So, what can we do to improve the percentage efficiency?

Step 1: Identify the task you want to do. (e.g. Learn how to solve simultaneous equations)

Step 2: List the resources you can use ( e.g. Text books, mathswatch or a similar video resource or even a YouTube video, worksheets, exam questions etc.)

Step 3: Avoid any distractions and start immediately (If the video clip takes only 12 minutes you can agree with yourself to spend that time now rather than procrastinating it.)

Step 4: Start with what matters most. Any topic in your GCSEs have certain bits that comes up almost every year. Learn those parts first and then move on to additional information even if you have to change the order that it appears in your book.

Step 5: Make a flash card on the topic. You do not need everything about the topic on your flash card (a common misconception among students). You just need one good example to remind you of an exam style question. For example, a GCSE Maths simultaneous equations flash card can be just a single exam question solved step by step.

Step 6: Revisit the topic in two days (may be just for 10 mins revision), then in a week and then in about a month. This is important to put the subject in to your long-term memory.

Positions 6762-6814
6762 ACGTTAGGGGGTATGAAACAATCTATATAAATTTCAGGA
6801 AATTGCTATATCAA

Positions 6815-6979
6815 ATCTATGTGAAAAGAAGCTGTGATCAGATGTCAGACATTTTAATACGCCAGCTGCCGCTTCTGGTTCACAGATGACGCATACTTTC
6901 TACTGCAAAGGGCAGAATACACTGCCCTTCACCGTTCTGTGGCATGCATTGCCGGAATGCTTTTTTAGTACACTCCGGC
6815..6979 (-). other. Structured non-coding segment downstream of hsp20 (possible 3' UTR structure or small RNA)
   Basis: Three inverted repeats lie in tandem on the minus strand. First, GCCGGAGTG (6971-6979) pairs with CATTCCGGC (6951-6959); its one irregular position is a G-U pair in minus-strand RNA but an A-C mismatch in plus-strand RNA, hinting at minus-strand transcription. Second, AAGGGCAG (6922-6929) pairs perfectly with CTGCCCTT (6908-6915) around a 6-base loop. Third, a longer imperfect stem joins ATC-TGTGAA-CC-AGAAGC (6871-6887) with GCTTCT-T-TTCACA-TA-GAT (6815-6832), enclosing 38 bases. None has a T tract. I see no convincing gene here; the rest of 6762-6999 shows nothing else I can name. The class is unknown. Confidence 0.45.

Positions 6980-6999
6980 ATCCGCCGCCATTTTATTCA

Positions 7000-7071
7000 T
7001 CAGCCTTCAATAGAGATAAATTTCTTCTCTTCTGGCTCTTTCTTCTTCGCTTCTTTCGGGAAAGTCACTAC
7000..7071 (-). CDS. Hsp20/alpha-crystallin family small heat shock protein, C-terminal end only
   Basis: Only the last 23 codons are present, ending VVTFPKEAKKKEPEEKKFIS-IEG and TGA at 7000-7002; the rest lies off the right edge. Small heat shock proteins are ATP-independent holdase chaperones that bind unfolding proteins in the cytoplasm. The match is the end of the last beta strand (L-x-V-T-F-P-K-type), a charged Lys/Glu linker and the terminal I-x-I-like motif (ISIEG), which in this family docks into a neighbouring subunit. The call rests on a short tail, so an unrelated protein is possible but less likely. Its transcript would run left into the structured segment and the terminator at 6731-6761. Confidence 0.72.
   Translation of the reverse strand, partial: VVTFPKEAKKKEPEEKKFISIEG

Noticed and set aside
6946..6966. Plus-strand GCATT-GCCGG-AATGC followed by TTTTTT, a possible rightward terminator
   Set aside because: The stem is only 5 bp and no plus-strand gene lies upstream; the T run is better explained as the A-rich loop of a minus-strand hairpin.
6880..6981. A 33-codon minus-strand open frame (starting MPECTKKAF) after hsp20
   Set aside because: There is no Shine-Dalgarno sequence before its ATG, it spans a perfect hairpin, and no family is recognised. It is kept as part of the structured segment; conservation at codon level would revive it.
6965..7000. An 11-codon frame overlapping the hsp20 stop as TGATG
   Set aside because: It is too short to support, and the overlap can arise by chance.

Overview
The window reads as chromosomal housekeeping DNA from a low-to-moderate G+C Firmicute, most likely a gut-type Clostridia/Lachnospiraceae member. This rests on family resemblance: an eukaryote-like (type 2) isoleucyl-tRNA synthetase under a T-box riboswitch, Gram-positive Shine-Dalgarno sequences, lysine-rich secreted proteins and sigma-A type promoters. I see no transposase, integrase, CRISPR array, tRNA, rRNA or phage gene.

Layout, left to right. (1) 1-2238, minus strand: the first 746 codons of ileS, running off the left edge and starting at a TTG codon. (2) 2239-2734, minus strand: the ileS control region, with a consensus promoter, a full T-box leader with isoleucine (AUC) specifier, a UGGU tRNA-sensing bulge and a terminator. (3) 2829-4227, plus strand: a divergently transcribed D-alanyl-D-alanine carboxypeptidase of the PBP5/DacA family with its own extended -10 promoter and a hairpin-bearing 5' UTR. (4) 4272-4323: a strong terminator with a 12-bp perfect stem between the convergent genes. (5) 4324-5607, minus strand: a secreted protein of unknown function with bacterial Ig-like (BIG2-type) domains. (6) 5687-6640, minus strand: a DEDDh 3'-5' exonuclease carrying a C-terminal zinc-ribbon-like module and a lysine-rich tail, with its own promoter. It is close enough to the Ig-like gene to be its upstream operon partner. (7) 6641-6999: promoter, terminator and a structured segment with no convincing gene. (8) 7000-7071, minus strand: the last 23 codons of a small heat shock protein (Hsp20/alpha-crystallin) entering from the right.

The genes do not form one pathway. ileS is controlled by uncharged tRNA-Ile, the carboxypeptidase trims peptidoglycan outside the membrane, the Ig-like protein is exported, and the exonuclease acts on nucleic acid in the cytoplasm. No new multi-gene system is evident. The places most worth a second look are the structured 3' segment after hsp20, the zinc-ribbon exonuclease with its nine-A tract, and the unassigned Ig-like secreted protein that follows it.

I am certain that you can revise a lot better if you follow the instructions above. There is one certain way to know if your system works. Have a small chat with yourself at the end of the each day and ask the following question.

“Am I in a better shape (academically) than I was at the beginning of the day?”

If the honest answer is “yes”, then you can be certain that it has been a good day. If the answer is “no”, you need to make a plan for tomorrow so that you can have a positive answer by the end of the day. If you have many days with “no” as the answer, you final GCSE grade will not be as good as you want it to be. On the other hand, if you work in a way that your answer to your question is “yes” on majority of days (no one is perfect, hence the word ‘majority’) , you will be a happier student on your results day..!

Dushan Attanayake